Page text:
3. Resting the Shoulder – A vast majority of rotator cuff injuries will resolve themselves within 3-4 weeks if they are given the RICE treatment – Rest, Ice, Compression and Elevation. “Resting the joint immediately, and coaxing it back into service with gentle stretches and strengthening exercises as it heals, will help golfers get back into the swing of things much more quickly than if they rush the rehabilitation,” Dr. Plancher notes. What’s more, an incompletely healed joint is far more likely to be reinjured.

For the small percentage of severe rotator cuff injuries that will not heal using rest and physical therapy, Dr. Plancher notes that advances in arthroscopic surgical repair have provided an alternative for young adult athletes. “Many people in their 20s, 30s and 40s simply do not have the time for lengthy recovery and rehabilitation times associated with invasive procedures,” Dr. Plancher notes. “However, today’s fullyarthroscopic knotless rotator cuff repair allows for the entire procedure to be done with precision through buttonhole-sized incisions,” Dr. Plancher explains. “The fully arthroscopic technique presents less risk of injury to surrounding muscle and tissue, promotes faster healing and rehabilitation, and is as effective as open repair at relieving pain and restoring range of motion,” adds Dr. Plancher.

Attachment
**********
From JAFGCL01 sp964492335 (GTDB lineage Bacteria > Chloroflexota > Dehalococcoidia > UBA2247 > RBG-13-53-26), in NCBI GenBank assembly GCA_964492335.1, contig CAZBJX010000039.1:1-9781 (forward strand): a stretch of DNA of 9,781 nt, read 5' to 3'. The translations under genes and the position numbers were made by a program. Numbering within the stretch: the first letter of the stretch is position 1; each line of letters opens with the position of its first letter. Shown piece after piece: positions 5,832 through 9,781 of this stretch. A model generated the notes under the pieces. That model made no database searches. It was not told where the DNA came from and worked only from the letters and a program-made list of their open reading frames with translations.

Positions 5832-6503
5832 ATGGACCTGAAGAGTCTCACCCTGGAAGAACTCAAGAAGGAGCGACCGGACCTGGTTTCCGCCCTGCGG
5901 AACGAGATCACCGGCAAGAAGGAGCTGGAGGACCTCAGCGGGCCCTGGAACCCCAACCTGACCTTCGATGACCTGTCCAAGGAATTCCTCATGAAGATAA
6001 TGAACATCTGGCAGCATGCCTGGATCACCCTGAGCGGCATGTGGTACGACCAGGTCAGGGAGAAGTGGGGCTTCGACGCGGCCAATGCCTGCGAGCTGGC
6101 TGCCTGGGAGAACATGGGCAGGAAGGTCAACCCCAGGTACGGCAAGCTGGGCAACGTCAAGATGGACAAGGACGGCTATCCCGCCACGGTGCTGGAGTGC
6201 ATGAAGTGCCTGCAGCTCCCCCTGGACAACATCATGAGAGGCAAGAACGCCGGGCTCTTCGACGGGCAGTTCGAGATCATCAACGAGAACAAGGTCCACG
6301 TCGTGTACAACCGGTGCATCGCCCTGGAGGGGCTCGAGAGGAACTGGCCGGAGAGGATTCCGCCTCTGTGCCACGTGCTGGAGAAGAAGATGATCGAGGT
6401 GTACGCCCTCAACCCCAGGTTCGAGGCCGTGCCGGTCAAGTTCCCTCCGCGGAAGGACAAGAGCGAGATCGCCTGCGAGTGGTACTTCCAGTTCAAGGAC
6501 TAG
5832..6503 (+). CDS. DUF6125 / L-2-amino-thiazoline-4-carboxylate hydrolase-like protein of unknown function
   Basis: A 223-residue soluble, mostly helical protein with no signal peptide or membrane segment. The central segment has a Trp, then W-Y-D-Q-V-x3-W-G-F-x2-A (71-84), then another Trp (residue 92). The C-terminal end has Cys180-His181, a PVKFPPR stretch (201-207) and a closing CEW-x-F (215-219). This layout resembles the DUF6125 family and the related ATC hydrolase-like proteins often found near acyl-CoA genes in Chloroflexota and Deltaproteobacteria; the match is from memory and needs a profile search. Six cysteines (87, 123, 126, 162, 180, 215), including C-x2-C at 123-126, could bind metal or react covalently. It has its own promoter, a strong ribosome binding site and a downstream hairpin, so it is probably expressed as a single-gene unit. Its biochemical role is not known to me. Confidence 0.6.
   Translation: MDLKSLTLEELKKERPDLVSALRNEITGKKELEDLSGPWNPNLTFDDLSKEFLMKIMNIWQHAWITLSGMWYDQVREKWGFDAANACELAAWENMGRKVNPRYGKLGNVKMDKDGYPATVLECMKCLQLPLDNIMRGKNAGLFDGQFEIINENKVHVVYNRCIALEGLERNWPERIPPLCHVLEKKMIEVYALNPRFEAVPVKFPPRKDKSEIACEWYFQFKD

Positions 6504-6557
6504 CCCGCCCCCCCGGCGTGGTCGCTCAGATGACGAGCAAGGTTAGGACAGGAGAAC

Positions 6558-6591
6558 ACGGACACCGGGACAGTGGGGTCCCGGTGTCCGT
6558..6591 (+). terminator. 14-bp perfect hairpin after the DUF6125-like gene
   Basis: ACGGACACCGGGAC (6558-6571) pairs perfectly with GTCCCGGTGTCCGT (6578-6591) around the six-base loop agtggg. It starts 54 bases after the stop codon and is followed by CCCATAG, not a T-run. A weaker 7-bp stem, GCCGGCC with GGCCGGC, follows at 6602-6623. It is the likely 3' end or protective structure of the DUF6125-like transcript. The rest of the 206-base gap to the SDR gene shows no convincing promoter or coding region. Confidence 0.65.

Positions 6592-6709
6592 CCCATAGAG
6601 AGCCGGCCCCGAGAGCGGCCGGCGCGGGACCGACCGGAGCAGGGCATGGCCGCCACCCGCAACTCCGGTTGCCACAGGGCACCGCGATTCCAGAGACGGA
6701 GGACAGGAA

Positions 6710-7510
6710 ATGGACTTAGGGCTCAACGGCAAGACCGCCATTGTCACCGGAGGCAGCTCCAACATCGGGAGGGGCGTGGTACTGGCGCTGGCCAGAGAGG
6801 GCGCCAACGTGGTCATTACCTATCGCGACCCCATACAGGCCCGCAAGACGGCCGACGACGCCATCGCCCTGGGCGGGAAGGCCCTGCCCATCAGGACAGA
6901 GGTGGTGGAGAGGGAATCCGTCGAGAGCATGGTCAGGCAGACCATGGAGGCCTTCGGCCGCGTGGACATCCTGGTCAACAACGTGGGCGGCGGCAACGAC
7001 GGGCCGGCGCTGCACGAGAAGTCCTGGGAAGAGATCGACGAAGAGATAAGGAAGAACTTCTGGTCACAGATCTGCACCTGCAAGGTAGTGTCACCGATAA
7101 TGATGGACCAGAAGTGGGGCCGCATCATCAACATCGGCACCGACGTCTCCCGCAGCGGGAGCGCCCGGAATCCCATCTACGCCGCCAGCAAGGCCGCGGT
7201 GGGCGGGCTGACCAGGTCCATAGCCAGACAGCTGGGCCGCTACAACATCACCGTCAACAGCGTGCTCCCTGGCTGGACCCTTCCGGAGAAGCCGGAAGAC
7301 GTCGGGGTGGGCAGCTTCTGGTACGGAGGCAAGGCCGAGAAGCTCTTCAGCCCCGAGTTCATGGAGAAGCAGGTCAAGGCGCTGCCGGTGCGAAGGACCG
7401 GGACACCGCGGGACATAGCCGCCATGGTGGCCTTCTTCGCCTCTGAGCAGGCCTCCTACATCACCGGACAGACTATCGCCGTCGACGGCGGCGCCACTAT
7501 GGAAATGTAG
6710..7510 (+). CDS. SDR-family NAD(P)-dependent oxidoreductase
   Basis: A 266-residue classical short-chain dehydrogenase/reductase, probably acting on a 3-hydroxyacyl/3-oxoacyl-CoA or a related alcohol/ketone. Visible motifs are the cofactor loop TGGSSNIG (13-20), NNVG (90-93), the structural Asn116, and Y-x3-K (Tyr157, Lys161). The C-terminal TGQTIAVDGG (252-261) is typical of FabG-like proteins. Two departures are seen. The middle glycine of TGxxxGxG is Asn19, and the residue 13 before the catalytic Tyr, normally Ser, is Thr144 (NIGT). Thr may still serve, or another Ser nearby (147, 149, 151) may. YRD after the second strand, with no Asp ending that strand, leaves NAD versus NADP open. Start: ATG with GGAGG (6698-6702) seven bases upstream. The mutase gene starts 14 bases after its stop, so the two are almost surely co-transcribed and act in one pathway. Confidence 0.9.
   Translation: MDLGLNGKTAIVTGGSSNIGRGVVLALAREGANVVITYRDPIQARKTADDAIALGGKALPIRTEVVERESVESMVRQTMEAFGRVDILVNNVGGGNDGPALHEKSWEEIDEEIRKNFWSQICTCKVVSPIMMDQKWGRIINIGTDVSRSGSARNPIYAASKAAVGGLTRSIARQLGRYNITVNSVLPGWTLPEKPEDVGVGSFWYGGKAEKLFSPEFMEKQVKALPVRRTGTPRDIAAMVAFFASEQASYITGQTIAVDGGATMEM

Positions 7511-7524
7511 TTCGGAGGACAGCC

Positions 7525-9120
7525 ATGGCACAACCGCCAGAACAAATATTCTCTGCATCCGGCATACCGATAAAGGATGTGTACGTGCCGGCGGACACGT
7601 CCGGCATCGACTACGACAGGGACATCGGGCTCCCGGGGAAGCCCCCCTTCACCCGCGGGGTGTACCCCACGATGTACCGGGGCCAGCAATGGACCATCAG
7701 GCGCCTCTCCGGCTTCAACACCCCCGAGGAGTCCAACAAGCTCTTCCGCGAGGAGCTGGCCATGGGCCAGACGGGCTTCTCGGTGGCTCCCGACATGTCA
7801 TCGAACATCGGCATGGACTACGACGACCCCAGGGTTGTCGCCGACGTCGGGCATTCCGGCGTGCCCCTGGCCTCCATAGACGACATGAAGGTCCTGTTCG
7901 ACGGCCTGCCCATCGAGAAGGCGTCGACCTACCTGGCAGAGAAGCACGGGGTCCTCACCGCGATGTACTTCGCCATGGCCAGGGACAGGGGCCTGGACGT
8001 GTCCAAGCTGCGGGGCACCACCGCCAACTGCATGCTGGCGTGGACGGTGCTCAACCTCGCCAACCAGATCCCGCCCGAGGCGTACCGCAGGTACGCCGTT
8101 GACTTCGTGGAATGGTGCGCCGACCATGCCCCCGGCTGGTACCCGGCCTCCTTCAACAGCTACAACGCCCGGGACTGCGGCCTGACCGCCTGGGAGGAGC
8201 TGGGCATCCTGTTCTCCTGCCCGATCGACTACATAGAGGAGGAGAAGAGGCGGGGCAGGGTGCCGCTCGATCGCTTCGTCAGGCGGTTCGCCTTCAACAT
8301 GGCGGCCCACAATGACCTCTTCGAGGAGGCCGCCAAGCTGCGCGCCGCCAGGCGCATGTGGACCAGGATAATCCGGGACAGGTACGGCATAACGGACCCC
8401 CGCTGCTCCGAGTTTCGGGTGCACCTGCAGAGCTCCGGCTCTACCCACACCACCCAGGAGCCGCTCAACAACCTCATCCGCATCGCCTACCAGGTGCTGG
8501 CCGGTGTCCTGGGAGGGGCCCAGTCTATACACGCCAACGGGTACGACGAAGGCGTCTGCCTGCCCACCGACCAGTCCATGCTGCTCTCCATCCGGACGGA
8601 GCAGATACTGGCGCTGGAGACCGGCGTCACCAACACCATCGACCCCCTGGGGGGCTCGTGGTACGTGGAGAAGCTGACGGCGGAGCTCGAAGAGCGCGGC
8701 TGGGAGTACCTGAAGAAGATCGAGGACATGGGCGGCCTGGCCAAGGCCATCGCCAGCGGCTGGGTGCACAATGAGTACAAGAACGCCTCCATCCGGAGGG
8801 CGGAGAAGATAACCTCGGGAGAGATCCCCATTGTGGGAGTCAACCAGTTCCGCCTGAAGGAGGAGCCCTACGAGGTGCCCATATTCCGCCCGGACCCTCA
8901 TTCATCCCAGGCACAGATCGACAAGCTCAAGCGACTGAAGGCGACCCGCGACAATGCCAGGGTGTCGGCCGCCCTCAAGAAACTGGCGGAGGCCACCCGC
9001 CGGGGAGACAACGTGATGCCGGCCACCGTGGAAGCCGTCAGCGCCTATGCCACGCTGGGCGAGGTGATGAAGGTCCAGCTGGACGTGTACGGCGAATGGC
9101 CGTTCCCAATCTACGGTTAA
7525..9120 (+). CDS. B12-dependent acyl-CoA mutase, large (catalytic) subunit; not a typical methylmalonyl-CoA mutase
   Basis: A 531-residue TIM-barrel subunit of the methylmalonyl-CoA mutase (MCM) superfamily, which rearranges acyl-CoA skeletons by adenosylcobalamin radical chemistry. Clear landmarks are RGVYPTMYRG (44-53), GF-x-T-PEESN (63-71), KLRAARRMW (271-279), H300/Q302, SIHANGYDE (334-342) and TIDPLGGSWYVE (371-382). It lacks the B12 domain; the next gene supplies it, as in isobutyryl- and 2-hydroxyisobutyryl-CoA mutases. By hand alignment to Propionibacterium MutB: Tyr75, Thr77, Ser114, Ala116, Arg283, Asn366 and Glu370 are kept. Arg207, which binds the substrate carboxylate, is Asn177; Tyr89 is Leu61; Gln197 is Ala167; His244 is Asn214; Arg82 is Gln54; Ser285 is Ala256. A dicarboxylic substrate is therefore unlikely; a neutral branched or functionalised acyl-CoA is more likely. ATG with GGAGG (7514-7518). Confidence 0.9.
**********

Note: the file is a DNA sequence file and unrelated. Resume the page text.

<< Return to Previous Page